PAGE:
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date: 16 December 2019

Abstract and Keywords

While political network research is often a holistic enterprise, the network paradigm can also be used to study individual behavior. Specifically, rather than focusing on full network structures, a well-established area of research considers individuals’ “core” networks, their perceptions of interpersonal connections, and the consequences of said micro-social environments for myriad political outcomes and processes. This chapter examines this research tradition, tracing the history of its use in the study of political behavior. It begins with discussion of network research, paying specific attention to “egocentric” network name generator techniques. It then outlines several challenges to this research paradigm: (1) the difficulty of making causal inferences, (2) debates over concept and measurement, and (3) questions about mechanisms of influence. The chapter concludes by reviewing advances in the field that have developed from these challenges and points toward next steps in this research agenda, focused on the connected citizenry.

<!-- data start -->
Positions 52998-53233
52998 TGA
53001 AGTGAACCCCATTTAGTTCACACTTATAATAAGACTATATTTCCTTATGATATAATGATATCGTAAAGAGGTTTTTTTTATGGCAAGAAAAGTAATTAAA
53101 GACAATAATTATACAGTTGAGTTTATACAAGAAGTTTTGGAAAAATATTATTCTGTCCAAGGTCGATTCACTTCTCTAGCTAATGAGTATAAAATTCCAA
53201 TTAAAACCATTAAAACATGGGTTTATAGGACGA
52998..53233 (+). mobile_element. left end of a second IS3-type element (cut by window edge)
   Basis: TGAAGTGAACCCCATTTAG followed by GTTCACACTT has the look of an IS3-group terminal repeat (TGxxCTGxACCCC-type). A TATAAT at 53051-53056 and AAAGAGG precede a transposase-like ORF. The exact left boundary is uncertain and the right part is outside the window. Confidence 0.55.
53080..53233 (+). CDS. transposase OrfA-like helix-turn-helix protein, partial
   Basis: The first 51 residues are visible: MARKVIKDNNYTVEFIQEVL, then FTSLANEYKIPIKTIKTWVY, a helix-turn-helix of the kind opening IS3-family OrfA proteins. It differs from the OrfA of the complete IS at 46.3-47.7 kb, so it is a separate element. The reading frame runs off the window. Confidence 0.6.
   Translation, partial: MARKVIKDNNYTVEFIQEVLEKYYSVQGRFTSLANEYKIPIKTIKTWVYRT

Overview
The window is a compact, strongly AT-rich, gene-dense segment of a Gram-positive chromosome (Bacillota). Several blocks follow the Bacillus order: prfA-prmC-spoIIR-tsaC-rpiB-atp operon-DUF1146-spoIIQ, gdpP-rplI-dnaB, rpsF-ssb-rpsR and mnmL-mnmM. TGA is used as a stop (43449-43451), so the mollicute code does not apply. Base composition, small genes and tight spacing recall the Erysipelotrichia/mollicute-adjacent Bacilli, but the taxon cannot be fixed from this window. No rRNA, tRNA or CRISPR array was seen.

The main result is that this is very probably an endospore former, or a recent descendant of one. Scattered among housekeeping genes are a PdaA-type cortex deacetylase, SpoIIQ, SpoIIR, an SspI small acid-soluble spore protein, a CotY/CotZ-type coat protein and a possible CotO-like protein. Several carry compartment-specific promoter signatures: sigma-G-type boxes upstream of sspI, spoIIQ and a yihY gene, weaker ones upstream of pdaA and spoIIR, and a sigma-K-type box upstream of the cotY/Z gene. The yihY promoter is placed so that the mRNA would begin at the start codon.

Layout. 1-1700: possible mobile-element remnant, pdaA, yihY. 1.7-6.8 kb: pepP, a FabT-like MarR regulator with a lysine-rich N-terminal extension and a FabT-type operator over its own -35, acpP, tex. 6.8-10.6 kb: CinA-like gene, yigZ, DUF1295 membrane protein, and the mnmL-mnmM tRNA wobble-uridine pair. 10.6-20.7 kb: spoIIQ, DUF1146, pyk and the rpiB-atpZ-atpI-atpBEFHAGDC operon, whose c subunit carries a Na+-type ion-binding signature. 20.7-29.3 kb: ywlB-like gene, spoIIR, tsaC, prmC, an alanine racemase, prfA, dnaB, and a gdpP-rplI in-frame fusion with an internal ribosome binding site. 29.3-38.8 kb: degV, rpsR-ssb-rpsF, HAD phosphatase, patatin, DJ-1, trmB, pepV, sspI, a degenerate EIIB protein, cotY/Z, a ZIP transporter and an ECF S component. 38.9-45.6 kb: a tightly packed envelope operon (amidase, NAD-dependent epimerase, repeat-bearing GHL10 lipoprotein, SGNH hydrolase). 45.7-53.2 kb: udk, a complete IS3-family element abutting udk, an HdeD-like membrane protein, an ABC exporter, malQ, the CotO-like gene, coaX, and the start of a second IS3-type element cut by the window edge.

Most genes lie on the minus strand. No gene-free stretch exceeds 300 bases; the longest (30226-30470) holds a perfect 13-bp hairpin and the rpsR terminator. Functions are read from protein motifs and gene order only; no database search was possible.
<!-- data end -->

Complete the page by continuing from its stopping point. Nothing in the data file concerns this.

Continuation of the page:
Keywords: political discussion, social networks, name generators, political disagreement, political expertise, measurement, political behavior, mechanisms, egocentric network, alters

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